The ATO’s portals, including the Tax Agent, Business and BAS Agent Portals, marked the beginning of tax time this year with some unscheduled downtime for several hours.
These outages were in line with a string of unplanned downtime and degraded performance episodes which have plagued the ATO’s digital services — the worst in recent history being between December 2016 and February 2017.
Yesterday, more unplanned disruptions were experienced for those lodging tax returns in the practitioner lodgment service (PLS) and Standard Business Reporting (SBR2).
A statement from shadow assistant treasurer Andrew Leigh was released this afternoon in response to Accountants Daily’s questioning, calling for Mr Turnbull to give a realistic indication to the accounting community about the stability of the ATO’s digital systems this tax time.
“The Turnbull government needs to explain to individuals and tax agents exactly what impact this will have on their ability to lodge tax returns for the rest of this tax season,” the statement said.
“We have also repeatedly called for an investigation into these outages, something else the government has ignored.
“Malcolm Turnbull needs to tell Australians how many outages there have been and for how long. Taxpayers deserve to know what the Turnbull government is doing — if anything — to fix this problem.”
Accountants Daily approached minister for revenue and financial services Kelly O’Dwyer’s office, but no comment was offered.
Most recently, accounting software veteran, BGL’s managing director Ron Lesh, told Accountants Daily he has reached out to Ms O’Dwyer’s office in an effort to escalate the profile of this issue within government.
He said he and the broader accounting and tax community have grown tired of the “all talk” answers he gets from the tax office.
“I have very little confidence in the system at the moment, it keeps going down, and it frustrates the hell out of people,” Mr Lesh said. “Around mandatory lodgement dates in particular, it’s very difficult,” he told Accountants Daily.
“And you see nothing in response, except apologies,” he said.
Working around portal outages has become an expected part of doing business for many accountants, tax and BAS agents.
“The information we can grab from the ATO portal is fantastic — it is reliable, good and useful,” partner at Fortis Accounting Partners, John Kalachian, previously told Accountants Daily.
“The information we are provided is getting stronger every year. But with that, there seems to be a lot more crashes,” he said.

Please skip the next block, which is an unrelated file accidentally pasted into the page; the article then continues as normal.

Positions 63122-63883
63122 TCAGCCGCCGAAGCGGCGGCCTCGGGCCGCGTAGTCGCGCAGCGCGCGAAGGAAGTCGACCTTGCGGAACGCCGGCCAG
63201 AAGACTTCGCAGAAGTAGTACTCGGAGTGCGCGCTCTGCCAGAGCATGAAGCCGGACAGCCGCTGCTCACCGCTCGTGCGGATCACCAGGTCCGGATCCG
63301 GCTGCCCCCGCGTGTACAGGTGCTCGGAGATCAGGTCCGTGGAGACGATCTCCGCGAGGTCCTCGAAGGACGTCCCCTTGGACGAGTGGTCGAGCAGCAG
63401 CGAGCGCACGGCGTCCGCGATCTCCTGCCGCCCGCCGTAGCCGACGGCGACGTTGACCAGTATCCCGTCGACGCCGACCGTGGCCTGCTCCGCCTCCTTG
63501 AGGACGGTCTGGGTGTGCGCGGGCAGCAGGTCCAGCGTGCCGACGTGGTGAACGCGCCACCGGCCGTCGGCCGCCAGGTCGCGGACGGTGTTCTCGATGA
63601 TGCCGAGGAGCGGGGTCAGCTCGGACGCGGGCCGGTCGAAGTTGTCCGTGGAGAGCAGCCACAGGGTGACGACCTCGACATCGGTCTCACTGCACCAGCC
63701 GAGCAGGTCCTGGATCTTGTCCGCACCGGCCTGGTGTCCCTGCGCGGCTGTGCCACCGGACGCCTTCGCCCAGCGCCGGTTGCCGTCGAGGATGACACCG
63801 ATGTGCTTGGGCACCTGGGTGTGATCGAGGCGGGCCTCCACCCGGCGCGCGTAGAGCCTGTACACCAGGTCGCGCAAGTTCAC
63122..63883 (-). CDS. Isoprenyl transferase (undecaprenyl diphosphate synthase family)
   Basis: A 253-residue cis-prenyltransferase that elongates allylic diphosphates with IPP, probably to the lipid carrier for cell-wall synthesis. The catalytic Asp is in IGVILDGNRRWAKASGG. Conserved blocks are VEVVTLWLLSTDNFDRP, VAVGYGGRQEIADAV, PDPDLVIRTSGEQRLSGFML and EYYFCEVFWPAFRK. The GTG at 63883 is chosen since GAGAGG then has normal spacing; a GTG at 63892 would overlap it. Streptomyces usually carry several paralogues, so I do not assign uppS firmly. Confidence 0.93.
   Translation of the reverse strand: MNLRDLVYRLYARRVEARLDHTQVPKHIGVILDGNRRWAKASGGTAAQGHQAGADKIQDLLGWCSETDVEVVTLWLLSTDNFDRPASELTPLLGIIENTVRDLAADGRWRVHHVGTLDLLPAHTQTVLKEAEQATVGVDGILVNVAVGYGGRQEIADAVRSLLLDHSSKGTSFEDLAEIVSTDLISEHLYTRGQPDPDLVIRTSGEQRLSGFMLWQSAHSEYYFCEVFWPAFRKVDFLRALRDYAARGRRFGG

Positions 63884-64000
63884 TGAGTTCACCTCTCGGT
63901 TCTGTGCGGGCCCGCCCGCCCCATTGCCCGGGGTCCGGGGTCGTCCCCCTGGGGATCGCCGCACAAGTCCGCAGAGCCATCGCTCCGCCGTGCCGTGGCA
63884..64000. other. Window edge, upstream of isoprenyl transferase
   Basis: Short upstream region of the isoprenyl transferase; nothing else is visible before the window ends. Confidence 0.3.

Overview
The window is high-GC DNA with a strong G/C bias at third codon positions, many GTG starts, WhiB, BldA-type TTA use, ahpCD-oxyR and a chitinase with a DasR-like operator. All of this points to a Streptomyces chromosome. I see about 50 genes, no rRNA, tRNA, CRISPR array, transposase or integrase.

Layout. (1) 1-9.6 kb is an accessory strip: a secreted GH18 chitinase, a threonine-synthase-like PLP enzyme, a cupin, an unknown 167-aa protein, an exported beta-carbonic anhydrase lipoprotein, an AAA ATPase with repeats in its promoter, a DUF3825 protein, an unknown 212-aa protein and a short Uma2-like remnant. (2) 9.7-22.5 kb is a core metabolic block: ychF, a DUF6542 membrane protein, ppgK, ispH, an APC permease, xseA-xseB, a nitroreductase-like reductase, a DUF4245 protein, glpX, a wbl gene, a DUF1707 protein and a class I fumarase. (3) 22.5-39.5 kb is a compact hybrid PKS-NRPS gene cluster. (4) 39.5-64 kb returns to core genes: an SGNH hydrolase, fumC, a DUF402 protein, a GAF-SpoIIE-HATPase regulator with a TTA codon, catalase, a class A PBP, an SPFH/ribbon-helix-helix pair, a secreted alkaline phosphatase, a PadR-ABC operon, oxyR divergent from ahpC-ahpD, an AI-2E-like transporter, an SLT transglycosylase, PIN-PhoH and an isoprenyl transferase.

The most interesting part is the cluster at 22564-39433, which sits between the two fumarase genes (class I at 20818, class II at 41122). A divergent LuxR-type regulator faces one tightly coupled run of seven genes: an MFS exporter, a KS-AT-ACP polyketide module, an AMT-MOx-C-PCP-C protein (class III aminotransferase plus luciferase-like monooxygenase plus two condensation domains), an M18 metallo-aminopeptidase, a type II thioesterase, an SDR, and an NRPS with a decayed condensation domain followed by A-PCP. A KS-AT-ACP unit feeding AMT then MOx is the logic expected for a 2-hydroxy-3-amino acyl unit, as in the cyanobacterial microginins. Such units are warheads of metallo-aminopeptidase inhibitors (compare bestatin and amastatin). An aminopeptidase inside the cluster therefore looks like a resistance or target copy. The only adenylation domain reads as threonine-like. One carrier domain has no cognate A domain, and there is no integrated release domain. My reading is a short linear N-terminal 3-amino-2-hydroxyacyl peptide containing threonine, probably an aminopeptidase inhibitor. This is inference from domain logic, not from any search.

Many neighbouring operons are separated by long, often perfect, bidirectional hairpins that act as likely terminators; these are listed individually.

On several occasions, suburban accountants like Gail Freeman, director of Freeman and Co, said the persistent outages have a significant impact on her as an SME.
“The impact [of the outages] on our productivity and cash flow is quite enormous,” she said.
Late last year, the ATO said it was beta-testing an online system that will replicate the current tax agent portal. It was originally set to go live this year.
“We have done quite a bit of work to try and stabilise the portal, but it is aged infrastructure. At the time it was released it was the ‘you beaut’ thing. That’s a long time ago. Unfortunately we find ourselves in a place where we haven’t maintained that platform to keep it contemporary,” said ATO assistant commissioner Venetia Blackman at the time.
The ATO made a series of commitments to the accounting community in June this year, including improving its communication with stakeholders in the event of an outage.
This is one of the bigger frustrations for tax and BAS agents in particular, who need more realistic indications of when the portals will be back up and running.
“All I want to know is when it is going to be down. If that’s going to be two weeks, fine. We can adjust accordingly. But I need to know what that downtime is going to be,” said Ms Freeman earlier this year.
Accountants Daily understands that the ATO has increased the frequency of its communications with professionals in the event of an unplanned outage or disruption, as was the case yesterday with the PLS and SBR2 issues.
***Editor's note: Andrew Leigh's title has been corrected since initial publication***